Sunday's New York Times Magazine includes an interview with former "American Idol" runner-up Clay Aiken, now running against Republican Rep. Renee Ellmers in North Carolina's 2nd district. Aiken's getting national media despite the hopelessness of the race: The Cook Political Report has ranked the 2nd District a "plus-10" - meaning residents vote Republican at a rate 10 percent higher than the rest of the country.
Late in the interview, Times reporter Jim Rutenberg brings up the dangerous question: How favorably do you view Barack Obama? Clay got out the ten-foot pole -- Aiken fans might hear him singing "From A Distance" by Bette Midler.
Do you think Obama has been a good president?
I think every president is on a sliding scale somewhere. There are certainly areas where I disagree with him.
Do you want him to come campaign for you?
I don’t need that. We’re doing well.
You’re good at staying on message.
Years of being told: “When you get on that talk-show couch, make sure to plug your album.” That’s why.
On September 19, The Washington Post put Aiken on the front page, and Post reporter Ben Terris even quoted the Cook Political Report only to highlight Aiken’s policy wonkery:
There have been plenty of celebrities, from lists A through C, who have made their way into elected politics. Ronald Reagan and Arnold Schwarzenegger went from acting careers into executive offices, Jim Bunning and Heath Shuler left behind a life in sports to serve in Congress, and today there is a congressman from Wisconsin who got his start in the public eye on MTV's "The Real World." But Aiken knows that to be successful means looking more Carolina and less Hollywood.
This means that despite being in the public eye there are certain things he is very private about. If he were in a relationship, for example, he would not talk about it. ("It's been a long time since I've been in one though," he says. "I tell people I'm 'in dry dock.' ") He also does not talk about his son, Parker. Aiken became a father in 2008 after he and his best friend, Jaymes Foster, conceived [?] via in vitro fertilization. Parker lives with his mother in Los Angeles but recently spent the summer with Aiken.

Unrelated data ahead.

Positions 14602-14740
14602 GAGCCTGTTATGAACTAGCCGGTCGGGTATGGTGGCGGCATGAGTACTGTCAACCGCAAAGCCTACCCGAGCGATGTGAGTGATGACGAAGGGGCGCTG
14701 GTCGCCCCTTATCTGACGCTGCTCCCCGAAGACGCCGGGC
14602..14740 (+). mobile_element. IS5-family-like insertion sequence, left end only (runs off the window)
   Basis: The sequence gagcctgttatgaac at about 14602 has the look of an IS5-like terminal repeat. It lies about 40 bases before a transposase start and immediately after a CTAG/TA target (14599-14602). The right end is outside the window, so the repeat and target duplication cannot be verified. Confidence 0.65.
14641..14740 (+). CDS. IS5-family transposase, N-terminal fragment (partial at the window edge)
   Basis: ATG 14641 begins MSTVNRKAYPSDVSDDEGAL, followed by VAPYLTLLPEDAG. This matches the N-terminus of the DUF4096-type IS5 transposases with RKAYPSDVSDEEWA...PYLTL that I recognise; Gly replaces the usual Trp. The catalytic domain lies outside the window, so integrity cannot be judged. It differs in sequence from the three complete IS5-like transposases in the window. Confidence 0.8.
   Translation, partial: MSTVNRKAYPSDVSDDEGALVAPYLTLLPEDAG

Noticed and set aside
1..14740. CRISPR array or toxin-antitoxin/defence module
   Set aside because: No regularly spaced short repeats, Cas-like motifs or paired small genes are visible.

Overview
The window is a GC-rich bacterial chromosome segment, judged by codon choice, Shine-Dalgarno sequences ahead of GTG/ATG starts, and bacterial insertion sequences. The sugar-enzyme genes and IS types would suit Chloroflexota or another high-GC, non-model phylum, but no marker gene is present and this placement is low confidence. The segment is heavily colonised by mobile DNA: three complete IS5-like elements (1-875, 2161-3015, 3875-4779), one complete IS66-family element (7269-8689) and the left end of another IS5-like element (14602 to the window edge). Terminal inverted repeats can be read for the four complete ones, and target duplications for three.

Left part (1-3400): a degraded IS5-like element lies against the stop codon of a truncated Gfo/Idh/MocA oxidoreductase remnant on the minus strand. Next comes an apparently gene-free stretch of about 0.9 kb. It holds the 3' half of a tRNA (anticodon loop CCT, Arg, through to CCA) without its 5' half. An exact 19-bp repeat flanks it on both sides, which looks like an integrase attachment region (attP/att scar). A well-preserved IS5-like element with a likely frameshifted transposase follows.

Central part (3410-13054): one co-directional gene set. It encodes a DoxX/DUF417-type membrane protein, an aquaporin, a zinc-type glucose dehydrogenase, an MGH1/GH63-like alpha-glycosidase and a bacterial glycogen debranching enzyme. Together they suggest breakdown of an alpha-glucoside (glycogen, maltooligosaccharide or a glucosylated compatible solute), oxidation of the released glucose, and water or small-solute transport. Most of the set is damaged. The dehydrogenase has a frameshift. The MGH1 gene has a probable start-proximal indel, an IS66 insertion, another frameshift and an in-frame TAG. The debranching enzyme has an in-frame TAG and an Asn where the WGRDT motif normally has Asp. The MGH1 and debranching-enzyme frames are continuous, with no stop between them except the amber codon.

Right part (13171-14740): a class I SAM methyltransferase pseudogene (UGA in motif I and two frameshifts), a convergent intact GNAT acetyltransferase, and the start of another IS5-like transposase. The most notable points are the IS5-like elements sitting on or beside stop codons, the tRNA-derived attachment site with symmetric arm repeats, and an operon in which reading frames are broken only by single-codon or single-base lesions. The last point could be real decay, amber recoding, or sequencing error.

"I chose a life in the public; he did not," the candidate says. And whether it comes naturally or not, his choice to lead a public life has left Aiken well-prepared for retail politics.
During a steamy mid-September weekend two months before the election, Aiken stopped at a VFW, where he impressed volunteers at a car show with his knowledge of Veterans Affairs programs and which community colleges give credit for military involvement. He talked about the need to secure our borders with a woman at a street festival and name-checked the conservative think tank the Heritage Foundation and Republican Sen. Richard Burr and former senator Jesse Helms in a local television interview (it's important for Aiken to make clear that he is a moderate [?] Democrat).
It's not necessarily that Aiken has an encyclopedic knowledge of the issues - though the Cook Political Report, a hard-to-impress bunch, said he was "better-versed and more in-depth than plenty of state legislators we have met" - it's that he's an incredibly good listener.
"Oprah said something to me years ago, one of the first times I met her," Aiken says, aware that stories like these don't necessarily help his cause as just a regular Joe. "She said being a good talk show host isn't about being a good talker, it's about being good at listening. It's a misnomer. I think a lot of politicians think being a good one is knowing the right thing to say. I think it's knowing when to shut the hell up."
That would explain the scampering away from Obama.